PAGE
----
Greek neo-Nazis in Kastalia Square
There was something all-too familiar about the image. To the left, the old plane trees covering part of the sky with their new spring foliage, then the green plastic chairs on the paved floor, some vaguely known faces of passersby and then a dark anonymous crowd of mainly young males with crew-cut hair dressed in black, holding Greek flags and brandishing their fists or extending their hands in the known Nazi-gesture. They were angry and shouting at another group who were sitting in line drinking their coffee. I stopped zapping through other Greek news programs and stayed on the story which suddenly started making sense.
The camera moved away from the angry crowd of dark-clothed men, who by now were hurling abuse and throwing various objects at those sitting, toward the center of the square. Only then did I realize where this odd story was taking place. When the camera focused on the old white marble fountain where water was coming out of the worn lion heads, I realized that the setting of this weird event was none other than my own hometown, a populous suburb in the northern part of Athens. Perception is a process where you achieve awareness through information which involves your senses. Sometimes, trying to sense the atmosphere of your country while abroad is neither an easy nor an accurate task. Particularly during these days, where Greeks are expected to vote for a government in May 6 general elections that will save them from a complete collapse despite having been squeezed to the bone by an austerity program – the toughest ever – that was imposed on them from the outside.
With the nightmarish pictures of soup kitchens and people sleeping on the streets, the results of austerity measures are well-known and have been extensively reported. So is the extremely fluid political landscape in Greece just two weeks before the vote. The most recent opinion polls published last Friday showed an extreme fragmentation of the vote almost doubling the number of parties expected to enter the new Parliament, although almost a quarter of the electorate remains uncertain about their choice.
We also know that these are like no previous elections in contemporary Greek history; that the dividing line between left and right has been redefined or crossed out, that there is a new ideological rhetoric based on renegotiating better terms with the country’s foreign creditors. With the exception of the orthodox Communists, every other party wants Greece to stay in the eurozone, while a majority of Greeks now see Europe as a neighborhood they want to belong to in spite of the hell they are going through. Also, there is a strong possibility that these elections may be inconclusive with no single party gaining power since the vote could be a “punishment vote” out of rage against the political system of the past rather than a vote of rational thinking for the future.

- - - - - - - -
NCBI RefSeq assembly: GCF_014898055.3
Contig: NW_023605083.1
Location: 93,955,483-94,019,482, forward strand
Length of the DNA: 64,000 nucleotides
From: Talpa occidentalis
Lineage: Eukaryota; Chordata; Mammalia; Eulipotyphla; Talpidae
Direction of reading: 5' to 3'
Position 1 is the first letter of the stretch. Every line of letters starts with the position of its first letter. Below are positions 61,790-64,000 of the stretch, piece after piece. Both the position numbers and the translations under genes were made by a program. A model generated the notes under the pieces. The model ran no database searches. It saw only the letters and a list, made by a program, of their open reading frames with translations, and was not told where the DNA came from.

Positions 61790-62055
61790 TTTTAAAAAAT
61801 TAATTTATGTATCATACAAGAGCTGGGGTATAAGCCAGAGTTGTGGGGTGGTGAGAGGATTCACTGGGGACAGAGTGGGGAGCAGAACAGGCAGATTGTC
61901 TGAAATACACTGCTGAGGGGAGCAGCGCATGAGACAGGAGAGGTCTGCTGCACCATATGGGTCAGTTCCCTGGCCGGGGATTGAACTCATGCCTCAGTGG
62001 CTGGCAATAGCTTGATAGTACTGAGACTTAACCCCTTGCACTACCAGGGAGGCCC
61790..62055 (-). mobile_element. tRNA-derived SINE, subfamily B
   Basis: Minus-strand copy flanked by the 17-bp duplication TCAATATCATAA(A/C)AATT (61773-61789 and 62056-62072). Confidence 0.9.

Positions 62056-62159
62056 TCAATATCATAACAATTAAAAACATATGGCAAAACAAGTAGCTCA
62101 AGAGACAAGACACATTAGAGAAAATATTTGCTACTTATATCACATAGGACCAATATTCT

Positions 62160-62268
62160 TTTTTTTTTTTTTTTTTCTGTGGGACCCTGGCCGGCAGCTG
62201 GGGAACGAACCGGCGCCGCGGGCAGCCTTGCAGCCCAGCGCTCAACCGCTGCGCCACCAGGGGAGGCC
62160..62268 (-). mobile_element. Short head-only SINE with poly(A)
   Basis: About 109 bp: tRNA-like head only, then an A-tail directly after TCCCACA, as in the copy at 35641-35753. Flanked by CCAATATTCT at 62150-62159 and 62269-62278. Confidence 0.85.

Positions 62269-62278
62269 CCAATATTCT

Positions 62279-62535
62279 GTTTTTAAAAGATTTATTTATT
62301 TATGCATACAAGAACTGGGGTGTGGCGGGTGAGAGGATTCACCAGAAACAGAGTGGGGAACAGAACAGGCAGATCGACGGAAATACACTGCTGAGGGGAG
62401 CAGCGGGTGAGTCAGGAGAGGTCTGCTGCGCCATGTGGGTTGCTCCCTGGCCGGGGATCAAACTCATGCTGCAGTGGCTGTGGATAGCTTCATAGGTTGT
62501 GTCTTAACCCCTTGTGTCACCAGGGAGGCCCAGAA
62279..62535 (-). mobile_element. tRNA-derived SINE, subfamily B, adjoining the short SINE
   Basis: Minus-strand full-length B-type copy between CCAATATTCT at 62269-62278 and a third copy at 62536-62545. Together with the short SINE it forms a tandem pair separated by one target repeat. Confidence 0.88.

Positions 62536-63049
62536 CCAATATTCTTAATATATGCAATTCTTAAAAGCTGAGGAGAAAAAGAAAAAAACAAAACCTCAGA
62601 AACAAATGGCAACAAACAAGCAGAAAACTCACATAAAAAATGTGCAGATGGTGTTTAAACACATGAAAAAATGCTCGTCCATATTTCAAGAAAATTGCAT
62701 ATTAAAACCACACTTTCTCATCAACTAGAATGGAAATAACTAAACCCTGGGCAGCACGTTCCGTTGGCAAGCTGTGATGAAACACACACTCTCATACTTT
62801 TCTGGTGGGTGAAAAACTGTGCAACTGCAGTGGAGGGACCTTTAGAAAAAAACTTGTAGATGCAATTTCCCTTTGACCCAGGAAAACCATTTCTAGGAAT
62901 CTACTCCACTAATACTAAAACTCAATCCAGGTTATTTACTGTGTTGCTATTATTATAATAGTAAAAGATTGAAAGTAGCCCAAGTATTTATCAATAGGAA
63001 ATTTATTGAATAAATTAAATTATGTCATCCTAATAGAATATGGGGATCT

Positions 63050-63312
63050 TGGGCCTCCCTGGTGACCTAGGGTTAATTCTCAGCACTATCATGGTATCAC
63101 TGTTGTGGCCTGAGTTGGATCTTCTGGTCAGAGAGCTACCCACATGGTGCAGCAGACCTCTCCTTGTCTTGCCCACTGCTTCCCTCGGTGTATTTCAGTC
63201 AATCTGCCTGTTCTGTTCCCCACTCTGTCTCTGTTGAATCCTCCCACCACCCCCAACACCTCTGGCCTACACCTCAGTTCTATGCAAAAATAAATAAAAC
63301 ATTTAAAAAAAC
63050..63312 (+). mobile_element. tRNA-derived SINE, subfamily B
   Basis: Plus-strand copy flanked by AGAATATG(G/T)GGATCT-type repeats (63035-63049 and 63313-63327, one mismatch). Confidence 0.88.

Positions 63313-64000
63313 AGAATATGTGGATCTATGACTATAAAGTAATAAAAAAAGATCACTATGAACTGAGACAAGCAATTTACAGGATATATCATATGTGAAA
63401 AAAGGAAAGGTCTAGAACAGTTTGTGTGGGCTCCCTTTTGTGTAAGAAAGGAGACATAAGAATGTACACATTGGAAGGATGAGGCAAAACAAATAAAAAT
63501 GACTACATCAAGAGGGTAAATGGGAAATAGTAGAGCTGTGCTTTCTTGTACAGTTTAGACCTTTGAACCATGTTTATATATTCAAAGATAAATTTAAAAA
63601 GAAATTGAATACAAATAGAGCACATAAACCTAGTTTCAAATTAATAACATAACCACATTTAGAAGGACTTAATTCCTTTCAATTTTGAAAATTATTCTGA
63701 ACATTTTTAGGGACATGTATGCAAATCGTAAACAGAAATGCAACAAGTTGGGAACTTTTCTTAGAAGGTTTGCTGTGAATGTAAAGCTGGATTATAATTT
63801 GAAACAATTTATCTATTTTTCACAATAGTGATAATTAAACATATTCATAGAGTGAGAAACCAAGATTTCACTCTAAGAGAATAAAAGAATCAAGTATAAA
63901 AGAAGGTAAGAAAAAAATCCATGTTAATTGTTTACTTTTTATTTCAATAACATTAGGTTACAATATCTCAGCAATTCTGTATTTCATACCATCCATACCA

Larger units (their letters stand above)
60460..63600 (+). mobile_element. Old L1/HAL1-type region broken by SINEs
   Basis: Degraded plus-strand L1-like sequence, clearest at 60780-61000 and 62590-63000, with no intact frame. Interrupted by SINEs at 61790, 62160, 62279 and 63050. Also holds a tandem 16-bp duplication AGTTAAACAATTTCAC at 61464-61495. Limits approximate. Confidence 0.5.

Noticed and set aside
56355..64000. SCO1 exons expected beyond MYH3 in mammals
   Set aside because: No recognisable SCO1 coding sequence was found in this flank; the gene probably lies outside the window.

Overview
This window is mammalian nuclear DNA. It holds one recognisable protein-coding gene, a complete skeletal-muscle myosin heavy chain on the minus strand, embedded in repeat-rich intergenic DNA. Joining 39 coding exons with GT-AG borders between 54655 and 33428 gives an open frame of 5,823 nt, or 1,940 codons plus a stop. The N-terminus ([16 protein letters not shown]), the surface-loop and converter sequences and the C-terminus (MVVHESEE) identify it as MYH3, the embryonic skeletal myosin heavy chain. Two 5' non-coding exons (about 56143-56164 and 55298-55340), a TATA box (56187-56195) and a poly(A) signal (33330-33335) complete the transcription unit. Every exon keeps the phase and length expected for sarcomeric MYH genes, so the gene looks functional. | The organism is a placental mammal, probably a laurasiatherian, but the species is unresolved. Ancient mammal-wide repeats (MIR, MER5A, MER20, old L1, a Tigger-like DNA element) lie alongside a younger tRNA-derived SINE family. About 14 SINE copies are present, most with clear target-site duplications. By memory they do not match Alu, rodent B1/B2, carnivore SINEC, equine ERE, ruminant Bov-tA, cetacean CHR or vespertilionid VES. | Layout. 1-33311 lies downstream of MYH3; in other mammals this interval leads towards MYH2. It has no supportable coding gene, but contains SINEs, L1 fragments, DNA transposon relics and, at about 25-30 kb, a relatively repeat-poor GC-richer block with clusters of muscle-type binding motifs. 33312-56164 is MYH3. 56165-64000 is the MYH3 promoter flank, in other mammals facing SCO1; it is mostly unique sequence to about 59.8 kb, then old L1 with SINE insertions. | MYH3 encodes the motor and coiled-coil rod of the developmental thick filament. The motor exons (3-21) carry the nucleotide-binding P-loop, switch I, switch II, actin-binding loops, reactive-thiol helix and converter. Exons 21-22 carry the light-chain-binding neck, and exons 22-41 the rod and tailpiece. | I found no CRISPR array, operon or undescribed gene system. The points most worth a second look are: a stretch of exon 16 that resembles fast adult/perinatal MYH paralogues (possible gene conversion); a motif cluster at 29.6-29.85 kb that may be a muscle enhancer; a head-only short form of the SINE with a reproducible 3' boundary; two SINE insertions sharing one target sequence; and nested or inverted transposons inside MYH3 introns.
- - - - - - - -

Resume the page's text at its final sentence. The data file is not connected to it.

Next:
But it was the image of those bodybuilding men who stormed the historic Kastalia square in Maroussi, overthrowing coffee tables and hurling glasses of water and Nescafe at people that gave provided a picture of the uncomfortable reality. These mostly young men were members of the fast-rising nationalist, fascist, Greek supremacist movement of Golden Dawn (Chrysi Avgi), which has shown a steady rise to almost 5 percent, according to polls. High unemployment and a fast-contracting middle class have sent many young people to their ranks. When they stormed my hometown square, their target was one of the candidates of the socialist party of PASOK, a former education minister, who had chosen that location to talk to his supporters.
The incident in Maroussi was condemned by all the political parties in Greece. Everybody noticed that it took place on the very anniversary of the 1967 military coup in Greece. The spokeswoman for PASOK called for collective resistance in order “Not to witness Nazi salutes inside the Greek Parliament.” But they are all aware that this is now a real possibility. And I suddenly became aware that there are dangerous undercurrents in my country which have nothing to do with the fresh water that used to flow from the marble lion heads of Kastalia Square.